Paddington Bear
Paddington Bear arrives at Paddington Station on his way to the children's literature event at Buckingham Palace in London, England, June 23, 2006. Getty Images/ Gareth Cattermole

A group of year 5 children, aged between 9 and 10, at the Croft Academy, Walsall, West Midlands, in the U.K., were accidentally shown pornography during the screening of the movie “Paddington Bear,” on Friday.

A screening of “Paddington Bear” was held for the primary school children and a pornographic image accidentally appeared on the screen for a brief period of time. The movie was reportedly streamed online for the kids, the Independent reported.

The incident is believed to have been a result of a glitch with “web content filtering software.” An investigation has been launched into the matter.

“The issue has been reported to the trust, the LADO (Local Authority Designated Officer), and the service provider, in accordance with academy procedures,” executive principal of the institution, Paul Edgerton, said. “An investigation is under way and to comment any further would be inappropriate at this point."

On the same day the incident happened, a letter was sent out to the respective parents of students who attended the screening by the head teacher informing them of the incident.

They were also assured that an investigation is under way to determine the exact cause of the incident. Teachers are due to hold a meeting with concerned guardians to discuss the matter.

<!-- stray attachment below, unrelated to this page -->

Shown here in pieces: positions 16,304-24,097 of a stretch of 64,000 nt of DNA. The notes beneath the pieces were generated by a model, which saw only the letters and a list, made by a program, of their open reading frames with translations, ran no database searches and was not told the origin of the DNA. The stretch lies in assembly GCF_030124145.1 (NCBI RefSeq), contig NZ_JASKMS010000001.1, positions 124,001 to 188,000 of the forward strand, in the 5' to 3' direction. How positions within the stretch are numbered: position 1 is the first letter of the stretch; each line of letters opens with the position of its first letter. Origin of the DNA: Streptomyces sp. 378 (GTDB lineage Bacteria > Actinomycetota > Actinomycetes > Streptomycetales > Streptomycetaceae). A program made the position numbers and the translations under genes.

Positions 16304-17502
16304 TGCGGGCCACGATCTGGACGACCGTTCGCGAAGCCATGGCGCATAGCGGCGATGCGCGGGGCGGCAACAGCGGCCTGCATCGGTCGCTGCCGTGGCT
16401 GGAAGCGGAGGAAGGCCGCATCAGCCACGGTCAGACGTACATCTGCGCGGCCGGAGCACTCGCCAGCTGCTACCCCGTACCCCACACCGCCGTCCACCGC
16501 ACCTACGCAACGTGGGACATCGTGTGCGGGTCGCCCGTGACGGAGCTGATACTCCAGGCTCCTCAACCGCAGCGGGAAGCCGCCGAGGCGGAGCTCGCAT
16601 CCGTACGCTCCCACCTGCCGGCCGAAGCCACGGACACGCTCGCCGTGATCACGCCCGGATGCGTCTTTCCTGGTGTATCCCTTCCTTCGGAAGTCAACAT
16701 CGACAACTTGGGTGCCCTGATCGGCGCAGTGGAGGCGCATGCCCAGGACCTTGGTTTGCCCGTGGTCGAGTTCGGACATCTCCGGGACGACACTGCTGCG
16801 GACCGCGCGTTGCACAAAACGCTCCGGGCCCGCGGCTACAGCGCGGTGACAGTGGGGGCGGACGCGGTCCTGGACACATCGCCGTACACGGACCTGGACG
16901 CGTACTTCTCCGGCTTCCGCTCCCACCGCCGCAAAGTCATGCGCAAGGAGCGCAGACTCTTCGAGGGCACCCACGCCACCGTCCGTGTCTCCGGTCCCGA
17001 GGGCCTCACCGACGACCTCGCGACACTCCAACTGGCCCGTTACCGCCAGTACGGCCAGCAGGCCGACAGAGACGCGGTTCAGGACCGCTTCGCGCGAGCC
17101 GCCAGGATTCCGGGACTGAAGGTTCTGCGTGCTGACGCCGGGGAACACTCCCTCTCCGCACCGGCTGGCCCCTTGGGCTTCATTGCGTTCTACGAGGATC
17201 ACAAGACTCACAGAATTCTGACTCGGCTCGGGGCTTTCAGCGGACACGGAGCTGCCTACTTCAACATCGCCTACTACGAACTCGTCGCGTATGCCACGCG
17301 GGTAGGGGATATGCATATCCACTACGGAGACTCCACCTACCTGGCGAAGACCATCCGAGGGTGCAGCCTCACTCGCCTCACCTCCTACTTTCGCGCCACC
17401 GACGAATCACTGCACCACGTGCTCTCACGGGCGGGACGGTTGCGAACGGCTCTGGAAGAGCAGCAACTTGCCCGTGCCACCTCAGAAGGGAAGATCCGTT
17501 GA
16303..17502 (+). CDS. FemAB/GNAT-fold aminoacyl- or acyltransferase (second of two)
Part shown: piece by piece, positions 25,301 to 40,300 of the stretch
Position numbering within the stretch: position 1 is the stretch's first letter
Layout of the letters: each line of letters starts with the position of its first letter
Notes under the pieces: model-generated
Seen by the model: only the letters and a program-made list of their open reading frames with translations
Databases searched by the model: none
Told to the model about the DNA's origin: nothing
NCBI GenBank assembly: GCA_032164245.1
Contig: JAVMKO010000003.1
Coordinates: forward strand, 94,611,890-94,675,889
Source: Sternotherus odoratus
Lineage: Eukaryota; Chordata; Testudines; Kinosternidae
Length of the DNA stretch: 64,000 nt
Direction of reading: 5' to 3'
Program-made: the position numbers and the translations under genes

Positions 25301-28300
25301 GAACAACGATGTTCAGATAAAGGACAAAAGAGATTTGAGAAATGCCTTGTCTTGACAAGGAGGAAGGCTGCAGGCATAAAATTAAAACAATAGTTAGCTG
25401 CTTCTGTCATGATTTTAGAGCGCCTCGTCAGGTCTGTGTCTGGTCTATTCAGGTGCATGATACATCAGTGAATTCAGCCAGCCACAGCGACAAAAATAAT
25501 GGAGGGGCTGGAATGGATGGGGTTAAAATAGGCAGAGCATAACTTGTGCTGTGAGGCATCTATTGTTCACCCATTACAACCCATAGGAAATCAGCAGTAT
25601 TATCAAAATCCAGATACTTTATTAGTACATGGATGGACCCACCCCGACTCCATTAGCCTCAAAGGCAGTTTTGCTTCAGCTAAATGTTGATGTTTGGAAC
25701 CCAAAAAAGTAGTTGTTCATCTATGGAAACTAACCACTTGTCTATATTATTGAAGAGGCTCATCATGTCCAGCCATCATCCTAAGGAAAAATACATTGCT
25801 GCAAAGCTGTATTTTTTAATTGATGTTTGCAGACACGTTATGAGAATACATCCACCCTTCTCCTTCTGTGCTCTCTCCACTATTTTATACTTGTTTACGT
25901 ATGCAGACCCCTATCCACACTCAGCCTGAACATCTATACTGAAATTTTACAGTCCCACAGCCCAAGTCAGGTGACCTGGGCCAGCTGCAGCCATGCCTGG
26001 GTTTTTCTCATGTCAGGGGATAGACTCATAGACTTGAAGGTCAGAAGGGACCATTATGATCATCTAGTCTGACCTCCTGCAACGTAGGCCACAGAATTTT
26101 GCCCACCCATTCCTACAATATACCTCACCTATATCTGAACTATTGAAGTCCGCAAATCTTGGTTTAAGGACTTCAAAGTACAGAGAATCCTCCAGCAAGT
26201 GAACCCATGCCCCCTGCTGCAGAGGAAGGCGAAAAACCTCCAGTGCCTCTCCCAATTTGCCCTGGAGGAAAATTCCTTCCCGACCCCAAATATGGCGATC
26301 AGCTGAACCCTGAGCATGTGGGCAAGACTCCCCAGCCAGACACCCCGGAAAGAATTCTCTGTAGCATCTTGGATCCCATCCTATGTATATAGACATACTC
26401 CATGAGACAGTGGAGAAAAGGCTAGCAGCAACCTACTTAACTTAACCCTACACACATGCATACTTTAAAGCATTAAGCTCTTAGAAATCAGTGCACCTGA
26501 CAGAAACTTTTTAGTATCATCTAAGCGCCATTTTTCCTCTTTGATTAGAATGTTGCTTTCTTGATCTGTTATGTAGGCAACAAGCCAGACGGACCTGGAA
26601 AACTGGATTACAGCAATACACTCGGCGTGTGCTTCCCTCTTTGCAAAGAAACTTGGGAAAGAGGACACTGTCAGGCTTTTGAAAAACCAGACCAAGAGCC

Understandably, many of the parents were outraged after learning about the glitch and lashed out against the school for exposing their children to inappropriate material.

"I was absolutely disgusted to hear it from my child's mouth, to know he has been shown this,” one parent, who did not want to be named, said, Daily Star reported. “You do not expect to have it in a school, you try your best to prevent it at home.”

The parent added that the school should have thought twice before deciding to inform the guardians about the incident via a letter, sent through the children. “Parents are annoyed that we were made aware by giving a letter to the Year Five students, who can read, so it is not only wrong to see it but they have to repeat it,” the parent said.

The fuming parent also stated that after learning about the incident, the parent reached out to the school staff, asking them if they had watched the movie prior to showing it to the fifth graders and they hadn’t.

Some social media users wondered if the movie was streamed using an illegal site, causing a pornographic pop up to appear on the screen.

Office for Standards in Education, Children's Services and Skills (OFSTED), the British governmental body which inspects and regulates educational standards and child services, had listed the Croft Academy under institutions that required improvements.

However, an inspection of the school was conducted in September, which revealed that the institution had “successfully overcome many of the long-standing issues facing the school.”

According to the report of the last inspection, "senior leaders and governors are taking effective action to tackle the areas requiring improvement."